A whole host of FTSE 100 companies have cut their dividends over the past year, reminding investors once again that even blue-chip businesses can’t guarantee their payouts.

Despite what has been touted as the world’s gradual return to economic health after the 2008/9 financial crisis, we’ve recently seen payouts slashed by companies across a range of industries: for example, Barclays in the banking sector, Rolls-Royce in aerospace, Centrica in utilities, and Rio Tinto and just about every other company in the mining sector.

It’s an unnerving situation, but I reckon investors can reduce their chances of dividend disappointment by backing GlaxoSmithKline (LSE: GSK), BAE Systems (LSE: BA) and Imperial Brands (LSE: IMB).

Improving health

The traditional defensive qualities of big pharma have been rather tested in recent years by a spate of blockbuster patent expiries, the rise of generics and a general tightening of government healthcare budgets.

Top FTSE 100 pharma group GlaxoSmithKline has suffered no less than its peers, but the days of earnings declines and talk of elevated debt being a threat to its dividend are receding.

The company reported an 8% rise in sales and core earnings for the first quarter of the current year, and gave guidance of 10-12% earnings growth for the full year. And management expects this to be just the start of a new era of strong growth.

The board intends to hold the dividend at 80p through to 2017, and I suspect a maintained dividend — or modest, inflation-matching growth — may extend a bit beyond 2017 as the company rebuilds dividend cover. However, the shares appear worth buying today at 1,450p, because the 5.5% yield on offer appears more than adequate compensation for a brighter medium- and longer-term future of growth

Solid defence

As with Glaxo, constrained government budgets in recent years haven’t been particularly helpful for defence firm BAE Systems. Nevertheless, the company has been able to deliver modest annual increases in the dividend, shielding shareholders from inflation.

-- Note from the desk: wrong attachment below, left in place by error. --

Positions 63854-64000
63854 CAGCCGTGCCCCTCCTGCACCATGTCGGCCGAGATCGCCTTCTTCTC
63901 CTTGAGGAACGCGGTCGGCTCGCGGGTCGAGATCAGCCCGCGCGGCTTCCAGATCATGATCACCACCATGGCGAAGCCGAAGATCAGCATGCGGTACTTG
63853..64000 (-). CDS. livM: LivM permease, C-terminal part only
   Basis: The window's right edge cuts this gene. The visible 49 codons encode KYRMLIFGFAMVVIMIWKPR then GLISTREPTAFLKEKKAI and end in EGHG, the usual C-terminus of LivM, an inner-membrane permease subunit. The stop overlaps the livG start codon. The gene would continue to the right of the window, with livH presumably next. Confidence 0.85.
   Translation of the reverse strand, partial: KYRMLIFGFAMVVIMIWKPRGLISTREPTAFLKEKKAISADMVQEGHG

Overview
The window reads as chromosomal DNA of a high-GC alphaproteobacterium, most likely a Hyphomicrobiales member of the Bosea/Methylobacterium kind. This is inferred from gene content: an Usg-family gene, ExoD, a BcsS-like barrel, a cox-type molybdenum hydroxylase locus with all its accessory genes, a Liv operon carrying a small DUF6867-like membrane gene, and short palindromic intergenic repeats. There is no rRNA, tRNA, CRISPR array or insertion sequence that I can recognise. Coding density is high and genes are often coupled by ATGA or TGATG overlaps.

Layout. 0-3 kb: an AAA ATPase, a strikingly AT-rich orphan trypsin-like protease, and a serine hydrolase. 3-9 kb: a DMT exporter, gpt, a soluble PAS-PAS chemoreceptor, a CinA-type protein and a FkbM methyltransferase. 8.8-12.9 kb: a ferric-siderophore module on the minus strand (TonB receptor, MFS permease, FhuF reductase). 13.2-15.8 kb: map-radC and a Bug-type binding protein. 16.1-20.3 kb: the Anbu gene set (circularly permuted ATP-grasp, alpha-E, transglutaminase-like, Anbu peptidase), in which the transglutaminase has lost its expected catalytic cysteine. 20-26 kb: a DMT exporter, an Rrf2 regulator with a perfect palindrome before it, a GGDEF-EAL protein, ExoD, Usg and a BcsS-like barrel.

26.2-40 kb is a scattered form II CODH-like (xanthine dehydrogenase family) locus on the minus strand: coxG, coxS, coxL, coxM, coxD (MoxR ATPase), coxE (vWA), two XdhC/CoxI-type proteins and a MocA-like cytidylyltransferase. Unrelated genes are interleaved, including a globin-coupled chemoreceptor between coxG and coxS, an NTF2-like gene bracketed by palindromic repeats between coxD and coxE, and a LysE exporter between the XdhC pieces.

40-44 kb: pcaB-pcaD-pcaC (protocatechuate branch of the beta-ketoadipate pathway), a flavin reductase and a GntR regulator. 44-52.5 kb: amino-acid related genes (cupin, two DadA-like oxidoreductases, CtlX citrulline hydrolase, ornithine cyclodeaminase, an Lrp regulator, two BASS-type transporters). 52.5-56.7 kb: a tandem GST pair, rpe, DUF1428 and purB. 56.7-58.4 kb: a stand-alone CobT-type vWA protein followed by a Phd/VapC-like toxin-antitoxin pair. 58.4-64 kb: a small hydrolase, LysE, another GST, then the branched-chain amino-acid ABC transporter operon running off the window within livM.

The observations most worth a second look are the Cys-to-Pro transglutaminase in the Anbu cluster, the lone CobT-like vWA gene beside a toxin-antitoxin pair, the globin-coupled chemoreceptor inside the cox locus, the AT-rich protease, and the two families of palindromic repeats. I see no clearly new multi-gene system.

And things are looking up, with the company pointing to recovering defence budgets, and growth in the group’s cyber and commercial businesses as reasons for optimism. Analysts see last year’s dividend growth of 2% accelerating to nearer 4% this year, giving a payout healthily covered 1.8 times by earnings, and a yield of 4.4% at a current share price of 490p. Again, this looks an attractive proposition.

A smokin’ 10%

At an investor day, today, Imperial Brands reaffirmed its commitment to deliver dividend growth of at least 10% a year over the medium-term. This is a continuation of the double-digit increases the company has been delivering for years, and is a testament to how well-managed and reliably cash-generative this tobacco group is.

In its half-year results announced last month, Imperial reported adjusted earnings growth of 20% and cash conversion of 105%, and the board said it is on track to meet full year expectations. As far as the dividend is concerned, the promised 10% increase gives a prospective yield of 4.1% at a current share price of 3,775p. This level of yield is not to be sniffed at, and becomes all the more attractive with the company’s commitment to double-digit annual increases over the medium-term.

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G A Chester has no position in any shares mentioned. The Motley Fool UK owns shares of and has recommended GlaxoSmithKline. The Motley Fool UK has recommended Barclays, Centrica, and Rio Tinto. We Fools don't all hold the same opinions, but we all believe that considering a diverse range of insights makes us better investors.